Much of today’s Web content—news, search, free email and collaboration tools, video sharing and social media—is paid for by advertising. Ads are an effective “micro-payment” system loosely linked to consumption.
Although we benefit from these supposedly “free” services it’s important to understand the real cost and downsides of the ad-funded Web for everyone who uses it. Ostensibly the advertiser foots the bill, but tracking invades user privacy, and advertisements undermine security, degrade performance, and shifts much of the real cost of delivery onto users. There are other problems with online ad delivery as we know it, including billions of dollars that are utterly wasted on malicious and fraudulent ads, according to one recent report. But the toll on the user experience and hidden network-related costs is the true untold story.
Successful ad targeting relies on an intimate knowledge of user behavior and activity. Analytics that allow the search giants to track your every click are baked into most sites, and Google will soon allow advertisers to directly target specific users based on their email addresses. The entire premise of targeted advertising demands an ever more intimate knowledge of the user—an invasion of privacy that leaves users increasingly uncomfortable and raises the specter of a dystopian Internet in which every move people make online is tracked.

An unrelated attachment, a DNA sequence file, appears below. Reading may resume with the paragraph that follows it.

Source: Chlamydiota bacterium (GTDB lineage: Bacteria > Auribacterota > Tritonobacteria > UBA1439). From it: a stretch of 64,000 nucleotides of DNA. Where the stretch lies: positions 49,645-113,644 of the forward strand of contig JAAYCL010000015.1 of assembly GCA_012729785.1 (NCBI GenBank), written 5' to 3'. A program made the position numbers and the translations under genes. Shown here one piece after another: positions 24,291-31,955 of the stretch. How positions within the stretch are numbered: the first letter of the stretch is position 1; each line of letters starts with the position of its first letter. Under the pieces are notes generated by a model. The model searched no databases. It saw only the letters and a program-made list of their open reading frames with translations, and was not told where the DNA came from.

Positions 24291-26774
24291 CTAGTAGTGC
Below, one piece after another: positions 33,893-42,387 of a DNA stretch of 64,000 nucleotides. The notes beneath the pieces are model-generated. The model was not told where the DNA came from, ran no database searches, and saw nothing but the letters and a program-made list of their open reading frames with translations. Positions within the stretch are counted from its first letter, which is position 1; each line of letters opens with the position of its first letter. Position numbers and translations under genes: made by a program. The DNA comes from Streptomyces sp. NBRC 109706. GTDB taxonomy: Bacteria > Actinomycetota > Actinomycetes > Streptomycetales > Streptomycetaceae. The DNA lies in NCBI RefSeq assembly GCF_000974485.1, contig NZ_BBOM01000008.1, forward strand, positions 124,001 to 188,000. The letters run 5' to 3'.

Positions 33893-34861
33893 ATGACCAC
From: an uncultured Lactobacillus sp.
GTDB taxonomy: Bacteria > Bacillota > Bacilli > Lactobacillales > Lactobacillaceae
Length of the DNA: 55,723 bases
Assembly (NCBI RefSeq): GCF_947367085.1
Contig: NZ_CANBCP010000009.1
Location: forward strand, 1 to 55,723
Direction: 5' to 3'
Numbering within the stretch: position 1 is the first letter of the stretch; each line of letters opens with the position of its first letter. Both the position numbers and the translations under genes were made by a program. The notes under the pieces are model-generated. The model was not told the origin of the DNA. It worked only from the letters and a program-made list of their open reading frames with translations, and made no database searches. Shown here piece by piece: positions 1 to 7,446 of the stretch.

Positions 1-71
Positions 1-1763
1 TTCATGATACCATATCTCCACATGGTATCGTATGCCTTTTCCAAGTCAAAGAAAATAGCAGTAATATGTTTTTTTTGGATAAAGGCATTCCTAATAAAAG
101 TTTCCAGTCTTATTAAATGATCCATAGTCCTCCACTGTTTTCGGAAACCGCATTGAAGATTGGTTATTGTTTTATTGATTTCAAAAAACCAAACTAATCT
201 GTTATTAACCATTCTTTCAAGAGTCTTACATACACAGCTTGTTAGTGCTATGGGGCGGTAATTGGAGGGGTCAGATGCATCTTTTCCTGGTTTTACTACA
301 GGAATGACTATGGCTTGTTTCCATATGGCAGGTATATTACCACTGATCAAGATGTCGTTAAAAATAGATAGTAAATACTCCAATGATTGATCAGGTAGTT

The privacy concerns bleed into the security issues. Unfortunately, malware writers are keenly aware of the opportunity afforded by well-targeted advertisements. My colleague Rahul Kashyap has explained how targeted attacks increasingly use compromised news and entertainment sites to deliver malicious ads that can compromise your device even without a click. A precisely targeted ad platform allows malware writers to efficiently reach their targets, and despite the best efforts of the ad networks to detect malvertisements, they face the same limits of detection as traditional anti-virus and are relatively easy to bypass.
A typical ad-populated Web page reaches out to scores of different sites to fetch and render content, making it harder to detect anomalous traffic patterns and malicious content. And since the vast majority of enterprise breaches start with a compromised endpoint—often malware delivered to the browser—the ad-funded Web is a direct contributor to the shocking toll of enterprise breaches.